Without him, that type of violence wouldn’t have been in her life. That’s the effect of dating a serial killer. They used to be this sort of perfect, disastrous match in the way that they saw each other. It was a relationship based on projections. Barry was obsessed with Sally, and that’s all Sally needed to hear, that she was going to be a star. But he never saw her. Even in the fantasies that Barry had in Season 1, we always had Sally in these pink costumes, but Sally never wore pink in life. It was supposed to be this subtle nod to the fact that he doesn’t see her for who she is at all. He sees this idea of a woman and had this projected version of her.
And then for her, it was the idea of being worshipped by someone who thought she was going to be a star. They were two people who never really listened to each other, or took each other in. By the end of Season 3 when their pact is made in blood, and they’re now complicit in a crime, that’s really where Sally becomes wed to Barry — and it’s too bad. There’s a knowing quality to Sally we can see in Episode 5, she’s not being fooled by him in every way or buying into the religious charade he’s posing. She’s not going to play happy family; having this child was very much Barry’s idea, and an agenda he pushed.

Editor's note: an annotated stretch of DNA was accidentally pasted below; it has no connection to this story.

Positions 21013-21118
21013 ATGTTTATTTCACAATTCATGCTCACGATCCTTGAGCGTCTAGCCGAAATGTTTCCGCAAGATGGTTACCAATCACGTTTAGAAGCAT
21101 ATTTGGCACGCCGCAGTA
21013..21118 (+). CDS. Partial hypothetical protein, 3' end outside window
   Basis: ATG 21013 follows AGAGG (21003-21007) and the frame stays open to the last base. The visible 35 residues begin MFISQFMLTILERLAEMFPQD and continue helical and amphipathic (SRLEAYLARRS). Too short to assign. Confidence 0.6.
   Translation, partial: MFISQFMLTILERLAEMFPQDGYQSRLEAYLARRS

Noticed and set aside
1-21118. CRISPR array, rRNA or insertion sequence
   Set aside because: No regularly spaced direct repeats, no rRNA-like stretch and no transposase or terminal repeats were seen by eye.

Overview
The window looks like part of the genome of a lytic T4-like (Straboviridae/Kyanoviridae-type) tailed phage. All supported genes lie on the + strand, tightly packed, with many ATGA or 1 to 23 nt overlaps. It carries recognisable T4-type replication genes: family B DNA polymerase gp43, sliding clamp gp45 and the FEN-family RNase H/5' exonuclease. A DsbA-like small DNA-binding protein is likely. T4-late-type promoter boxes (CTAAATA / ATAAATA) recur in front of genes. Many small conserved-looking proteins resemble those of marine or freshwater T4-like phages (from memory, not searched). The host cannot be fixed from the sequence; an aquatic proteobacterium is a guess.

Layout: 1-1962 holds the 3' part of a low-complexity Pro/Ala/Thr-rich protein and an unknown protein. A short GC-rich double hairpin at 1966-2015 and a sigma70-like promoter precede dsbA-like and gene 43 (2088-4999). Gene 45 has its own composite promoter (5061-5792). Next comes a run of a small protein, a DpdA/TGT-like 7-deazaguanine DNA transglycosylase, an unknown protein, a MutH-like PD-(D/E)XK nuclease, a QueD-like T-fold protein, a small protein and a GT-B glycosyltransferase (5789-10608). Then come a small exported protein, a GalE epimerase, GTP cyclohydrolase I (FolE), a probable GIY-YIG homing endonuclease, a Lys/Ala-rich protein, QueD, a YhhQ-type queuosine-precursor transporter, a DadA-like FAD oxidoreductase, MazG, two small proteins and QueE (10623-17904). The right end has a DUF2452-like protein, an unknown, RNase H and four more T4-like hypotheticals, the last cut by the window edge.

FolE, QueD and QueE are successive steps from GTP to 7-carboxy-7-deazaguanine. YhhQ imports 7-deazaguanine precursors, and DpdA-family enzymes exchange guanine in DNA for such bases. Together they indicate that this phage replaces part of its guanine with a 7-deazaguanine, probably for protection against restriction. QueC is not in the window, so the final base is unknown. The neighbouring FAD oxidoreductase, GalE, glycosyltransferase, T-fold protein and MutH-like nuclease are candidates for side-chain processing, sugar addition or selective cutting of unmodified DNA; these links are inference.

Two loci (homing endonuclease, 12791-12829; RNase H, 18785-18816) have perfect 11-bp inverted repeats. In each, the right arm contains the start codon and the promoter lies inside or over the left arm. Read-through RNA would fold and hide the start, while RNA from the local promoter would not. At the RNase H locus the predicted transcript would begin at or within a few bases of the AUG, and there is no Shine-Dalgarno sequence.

I don’t think Sally ever wanted to be a mother — she wanted to be an actress. There’s a self-preservation in there somewhere, a bit of resilience. Even the drinking is a form of rebellion.
The episode jumped ahead eight years. So where do you think Sally is in the next eight years?
Well, I don’t think I can answer that. What I can say is I’d hope for Sally to find some peace, and find a way to make just one selfless choice.
Hopefully she and Barry end up being happy parents.
I don’t think there’s a happily ever after for these two. I don’t think it’s ever been a love story between Barry and Sally. At worst, I’d say it’s been convenience, and at best it’s been survival — but never a love story. There’s not really any character that has a happily ever after. All the characters are so morally bankrupt, and we all walk this line the whole time, it’s challenging for anyone to be in any kind of meaningful, loving relationship when they’re constantly making the selfish choice.
This interview has been edited and condensed.